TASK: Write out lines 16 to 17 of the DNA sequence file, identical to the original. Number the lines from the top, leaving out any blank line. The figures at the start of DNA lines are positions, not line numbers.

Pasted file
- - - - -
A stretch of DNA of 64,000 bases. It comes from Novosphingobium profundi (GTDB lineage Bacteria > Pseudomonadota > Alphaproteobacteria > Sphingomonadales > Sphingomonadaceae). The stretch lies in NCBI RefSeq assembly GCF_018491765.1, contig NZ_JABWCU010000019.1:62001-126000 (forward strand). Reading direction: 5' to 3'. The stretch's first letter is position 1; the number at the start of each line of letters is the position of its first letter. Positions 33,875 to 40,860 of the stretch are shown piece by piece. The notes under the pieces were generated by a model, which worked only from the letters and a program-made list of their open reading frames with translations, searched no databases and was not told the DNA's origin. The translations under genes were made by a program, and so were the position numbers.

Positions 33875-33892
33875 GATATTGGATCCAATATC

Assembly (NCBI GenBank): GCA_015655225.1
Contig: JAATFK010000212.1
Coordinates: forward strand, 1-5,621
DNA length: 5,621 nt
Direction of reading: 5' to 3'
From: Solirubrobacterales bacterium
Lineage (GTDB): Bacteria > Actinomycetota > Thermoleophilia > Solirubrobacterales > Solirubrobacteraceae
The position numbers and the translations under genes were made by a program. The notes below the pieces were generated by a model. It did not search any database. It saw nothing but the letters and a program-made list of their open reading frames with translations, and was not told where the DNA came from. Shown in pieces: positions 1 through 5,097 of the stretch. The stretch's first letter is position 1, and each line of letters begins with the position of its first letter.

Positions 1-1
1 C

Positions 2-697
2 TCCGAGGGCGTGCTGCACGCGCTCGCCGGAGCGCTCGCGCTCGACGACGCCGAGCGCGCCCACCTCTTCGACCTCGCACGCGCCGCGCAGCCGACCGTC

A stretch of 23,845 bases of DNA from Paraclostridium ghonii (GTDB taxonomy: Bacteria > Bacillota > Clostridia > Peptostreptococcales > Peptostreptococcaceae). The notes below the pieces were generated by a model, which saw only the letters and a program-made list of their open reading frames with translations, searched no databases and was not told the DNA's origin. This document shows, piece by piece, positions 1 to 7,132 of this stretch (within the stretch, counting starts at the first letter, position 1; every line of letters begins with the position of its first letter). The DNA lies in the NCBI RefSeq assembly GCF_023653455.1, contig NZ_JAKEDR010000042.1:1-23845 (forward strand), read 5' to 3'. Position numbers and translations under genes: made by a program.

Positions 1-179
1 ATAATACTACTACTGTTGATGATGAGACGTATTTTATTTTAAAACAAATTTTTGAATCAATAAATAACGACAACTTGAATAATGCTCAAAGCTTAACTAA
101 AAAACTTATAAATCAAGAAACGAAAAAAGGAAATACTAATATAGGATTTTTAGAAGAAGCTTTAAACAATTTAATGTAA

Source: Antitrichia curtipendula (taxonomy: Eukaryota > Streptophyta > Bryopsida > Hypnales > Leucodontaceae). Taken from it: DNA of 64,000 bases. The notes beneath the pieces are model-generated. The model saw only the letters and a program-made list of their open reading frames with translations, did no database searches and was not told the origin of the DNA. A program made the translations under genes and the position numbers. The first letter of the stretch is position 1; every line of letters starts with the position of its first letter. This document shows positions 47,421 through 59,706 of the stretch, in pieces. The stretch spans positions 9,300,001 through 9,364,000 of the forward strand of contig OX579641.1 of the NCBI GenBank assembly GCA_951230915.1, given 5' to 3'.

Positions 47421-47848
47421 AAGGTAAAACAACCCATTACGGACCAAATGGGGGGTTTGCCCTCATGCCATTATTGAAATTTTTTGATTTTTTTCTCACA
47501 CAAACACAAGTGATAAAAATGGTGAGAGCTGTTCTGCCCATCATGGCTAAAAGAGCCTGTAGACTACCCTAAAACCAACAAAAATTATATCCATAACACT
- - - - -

A stretch of 23,845 bases of DNA from Paraclostridium ghonii (GTDB taxonomy: Bacteria > Bacillota > Clostridia > Peptostreptococcales > Peptostreptococcaceae). The notes below the pieces were generated by a model, which saw only the letters and a program-made list of their open reading frames with translations, searched no databases and was not told the DNA's origin. This document shows, piece by piece, positions 1 to 7,132 of this stretch (within the stretch, counting starts at the first letter, position 1; every line of letters begins with the position of its first letter). The DNA lies in the NCBI RefSeq assembly GCF_023653455.1, contig NZ_JAKEDR010000042.1:1-23845 (forward strand), read 5' to 3'. Position numbers and translations under genes: made by a program.

Positions 1-179